Taxpayer Relief Applications can be Tricky

Martel v. Canada

This is a very interesting decision from the Federal Court of Canada.  It involves the required degree of precision when seeking interest relief from the Minister, and how an earlier basis for relief that does not appear in a subsequent request can then be disregarded by the Minister.


In 1997, the Applicant and his wife invested in Medi-Call Limited Partnership (Medi-Call). The Applicant then claimed losses and other expenses in respect of the Medi-Call investment in his 1997, 1998 and 1999 tax returns. The Applicant’s returns for the three years were reassessed in 2002 to disallow the claims for partnership losses and carrying charges. Interest accrued until the balances owing by the Applicant were paid in 2016.

The Applicant did file Notices of Objection to the 2002 reassessments. The objection was held in abeyance pending the resolution of a test case regarding Medi-Call LP in the Tax Court. The Applicant accepted the Minister’s proposal to settle in 2014. The Minister granted interest relief to the Applicant for two discrete periods.  The Applicant made three requests for interest relief pursuant to subsection 220(3.1) of the ITA.

The Three Requests

First Request: On December 31, 2015, the Applicant submitted a request for waiver of all interest charges, on the basis that not all investors in Medi-Call had been reassessed and the CRA delay in resolving the Applicant’s objections was undue. The request was partially granted.

Second Request: On September 1, 2016, a second request for interest relief was submitted for waiver of all interest on the basis that other investors in Medi-Call LP had not been reassessed.  Note, this basis for interest relief was now raised for the second time. The second request was denied.

Third Request: The third request for interest relief was made on behalf of certain investors in Medi-Call.  The letter set out in detail a series of alleged delays in the CRA reassessment and appeal processes and requested interest relief in respect of the periods itemized. This request was denied and was the subject of this judicial review.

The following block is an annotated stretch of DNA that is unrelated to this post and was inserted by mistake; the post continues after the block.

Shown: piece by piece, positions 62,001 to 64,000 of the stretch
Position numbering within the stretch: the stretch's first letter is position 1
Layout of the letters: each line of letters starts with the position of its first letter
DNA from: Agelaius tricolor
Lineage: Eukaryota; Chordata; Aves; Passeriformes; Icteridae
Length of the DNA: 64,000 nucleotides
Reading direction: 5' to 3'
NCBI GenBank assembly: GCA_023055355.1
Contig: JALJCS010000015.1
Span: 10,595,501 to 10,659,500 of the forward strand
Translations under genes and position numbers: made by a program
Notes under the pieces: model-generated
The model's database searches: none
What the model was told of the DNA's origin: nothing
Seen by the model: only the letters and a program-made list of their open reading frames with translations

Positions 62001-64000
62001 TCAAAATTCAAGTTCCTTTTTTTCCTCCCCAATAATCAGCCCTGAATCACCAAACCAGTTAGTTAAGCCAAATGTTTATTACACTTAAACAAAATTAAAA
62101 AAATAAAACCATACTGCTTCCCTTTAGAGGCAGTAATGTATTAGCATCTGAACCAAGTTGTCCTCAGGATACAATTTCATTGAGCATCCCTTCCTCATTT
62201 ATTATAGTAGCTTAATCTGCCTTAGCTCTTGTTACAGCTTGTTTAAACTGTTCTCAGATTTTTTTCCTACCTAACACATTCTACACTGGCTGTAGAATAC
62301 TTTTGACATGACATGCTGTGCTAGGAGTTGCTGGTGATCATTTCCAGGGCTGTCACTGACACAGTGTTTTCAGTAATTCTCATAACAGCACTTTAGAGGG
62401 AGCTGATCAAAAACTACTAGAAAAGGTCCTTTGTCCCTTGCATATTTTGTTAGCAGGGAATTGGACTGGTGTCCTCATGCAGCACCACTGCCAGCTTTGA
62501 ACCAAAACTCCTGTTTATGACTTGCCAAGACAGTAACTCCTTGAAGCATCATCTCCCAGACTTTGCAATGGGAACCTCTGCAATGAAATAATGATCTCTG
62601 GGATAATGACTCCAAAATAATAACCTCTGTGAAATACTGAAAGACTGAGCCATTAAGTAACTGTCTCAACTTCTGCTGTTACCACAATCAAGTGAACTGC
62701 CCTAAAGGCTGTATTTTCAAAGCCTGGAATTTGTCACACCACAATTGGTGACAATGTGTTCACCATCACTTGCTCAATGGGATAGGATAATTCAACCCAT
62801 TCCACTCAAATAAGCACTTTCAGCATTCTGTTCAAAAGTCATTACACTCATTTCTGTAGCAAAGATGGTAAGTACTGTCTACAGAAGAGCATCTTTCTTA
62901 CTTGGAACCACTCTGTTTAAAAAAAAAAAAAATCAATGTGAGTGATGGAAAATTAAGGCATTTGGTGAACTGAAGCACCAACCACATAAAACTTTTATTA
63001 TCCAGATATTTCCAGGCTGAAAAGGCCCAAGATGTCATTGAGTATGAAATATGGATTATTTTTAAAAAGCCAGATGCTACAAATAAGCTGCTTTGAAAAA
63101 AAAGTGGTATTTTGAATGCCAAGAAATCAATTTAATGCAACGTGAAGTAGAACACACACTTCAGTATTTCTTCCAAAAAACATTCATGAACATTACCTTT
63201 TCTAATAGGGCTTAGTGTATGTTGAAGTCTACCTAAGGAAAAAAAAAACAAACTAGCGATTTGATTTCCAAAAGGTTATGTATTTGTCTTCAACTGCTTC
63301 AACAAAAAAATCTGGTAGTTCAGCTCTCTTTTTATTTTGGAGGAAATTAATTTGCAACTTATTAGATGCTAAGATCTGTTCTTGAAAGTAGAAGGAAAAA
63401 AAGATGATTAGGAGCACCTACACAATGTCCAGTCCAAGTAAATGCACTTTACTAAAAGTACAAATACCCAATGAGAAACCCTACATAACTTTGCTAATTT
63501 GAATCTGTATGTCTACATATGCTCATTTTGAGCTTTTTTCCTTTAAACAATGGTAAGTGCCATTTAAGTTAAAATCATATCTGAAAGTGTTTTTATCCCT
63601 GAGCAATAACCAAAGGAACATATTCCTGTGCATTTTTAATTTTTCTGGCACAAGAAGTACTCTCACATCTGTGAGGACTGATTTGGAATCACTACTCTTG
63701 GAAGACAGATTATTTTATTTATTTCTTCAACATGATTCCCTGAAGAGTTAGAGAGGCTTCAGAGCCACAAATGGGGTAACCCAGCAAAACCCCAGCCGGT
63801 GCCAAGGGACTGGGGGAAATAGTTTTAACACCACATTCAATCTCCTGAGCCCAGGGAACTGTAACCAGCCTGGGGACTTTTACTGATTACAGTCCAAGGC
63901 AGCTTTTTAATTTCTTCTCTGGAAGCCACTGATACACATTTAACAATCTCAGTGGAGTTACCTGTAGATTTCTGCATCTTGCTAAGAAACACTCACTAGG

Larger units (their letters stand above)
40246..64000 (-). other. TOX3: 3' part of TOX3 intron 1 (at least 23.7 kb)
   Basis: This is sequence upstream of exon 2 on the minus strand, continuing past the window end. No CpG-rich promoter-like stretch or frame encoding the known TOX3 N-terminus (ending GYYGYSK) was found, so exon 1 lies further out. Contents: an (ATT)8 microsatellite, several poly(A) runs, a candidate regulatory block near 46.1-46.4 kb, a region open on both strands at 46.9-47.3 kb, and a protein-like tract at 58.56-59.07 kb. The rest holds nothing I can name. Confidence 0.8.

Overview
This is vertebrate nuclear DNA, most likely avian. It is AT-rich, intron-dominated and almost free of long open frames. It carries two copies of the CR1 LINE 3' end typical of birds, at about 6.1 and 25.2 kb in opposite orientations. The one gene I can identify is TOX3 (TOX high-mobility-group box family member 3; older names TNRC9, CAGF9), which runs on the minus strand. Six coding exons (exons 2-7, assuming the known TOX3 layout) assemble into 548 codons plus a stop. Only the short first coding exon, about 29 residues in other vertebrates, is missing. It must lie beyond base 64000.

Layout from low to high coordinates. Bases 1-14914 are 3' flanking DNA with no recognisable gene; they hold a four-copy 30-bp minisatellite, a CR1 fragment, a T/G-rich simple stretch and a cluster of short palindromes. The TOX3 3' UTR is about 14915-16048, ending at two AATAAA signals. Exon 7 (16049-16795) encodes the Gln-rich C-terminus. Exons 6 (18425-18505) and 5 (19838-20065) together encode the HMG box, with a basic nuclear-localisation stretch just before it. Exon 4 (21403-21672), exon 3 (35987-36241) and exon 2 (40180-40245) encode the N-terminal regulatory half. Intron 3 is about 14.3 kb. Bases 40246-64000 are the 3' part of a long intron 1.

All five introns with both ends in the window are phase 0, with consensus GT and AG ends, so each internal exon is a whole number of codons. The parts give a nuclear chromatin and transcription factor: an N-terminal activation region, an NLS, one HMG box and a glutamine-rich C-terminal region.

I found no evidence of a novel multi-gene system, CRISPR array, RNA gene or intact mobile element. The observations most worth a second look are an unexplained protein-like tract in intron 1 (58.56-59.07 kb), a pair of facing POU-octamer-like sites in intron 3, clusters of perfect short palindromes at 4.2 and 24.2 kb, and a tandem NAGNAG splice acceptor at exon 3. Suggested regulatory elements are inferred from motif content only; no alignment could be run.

Position of Parties

The Applicant’s position was that the decision was unfair because only 27 percent of the investors in Medi-Call were reassessed by the CRA, and that the CRA should have audited either all or none of the investors. The Respondent’s position was that the decision was reasonable, mainly because the allegation of differential audit treatment by the CRA of other investors in Medi-Call was not part of the Applicant’s third request for interest relief (it was part of the first two though).


The Court found that the decision was reasonable.  The COurt also found that the decision maker committed no error by not relying on bases for interest relief raised in the first and second requests but not the third:

The Respondent correctly submits that the Applicant cannot now argue that the Decision was unreasonable because Ms. Martel failed to address the alleged unequal treatment of the investors at the audit stage. She did not err in omitting to take this argument into account; rather, the argument was not before her. This issue was raised in the Applicant’s second request for relief and was addressed by the Minister in the November 7, 2016 refusal of that request. If the Applicant wished to pursue the issue once more, the onus was on him to raise it in the Third Request Letter.[1]

This raises an interesting question as to whether there can be any carry-over between the customary first and second level requests.  The findings in this decision would not allow for it.  If a specific basis is relied on at each step, it is necessary to raise those grounds at each request level.

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[1] Martel v. Canada 2019 FC 840, at para. 33.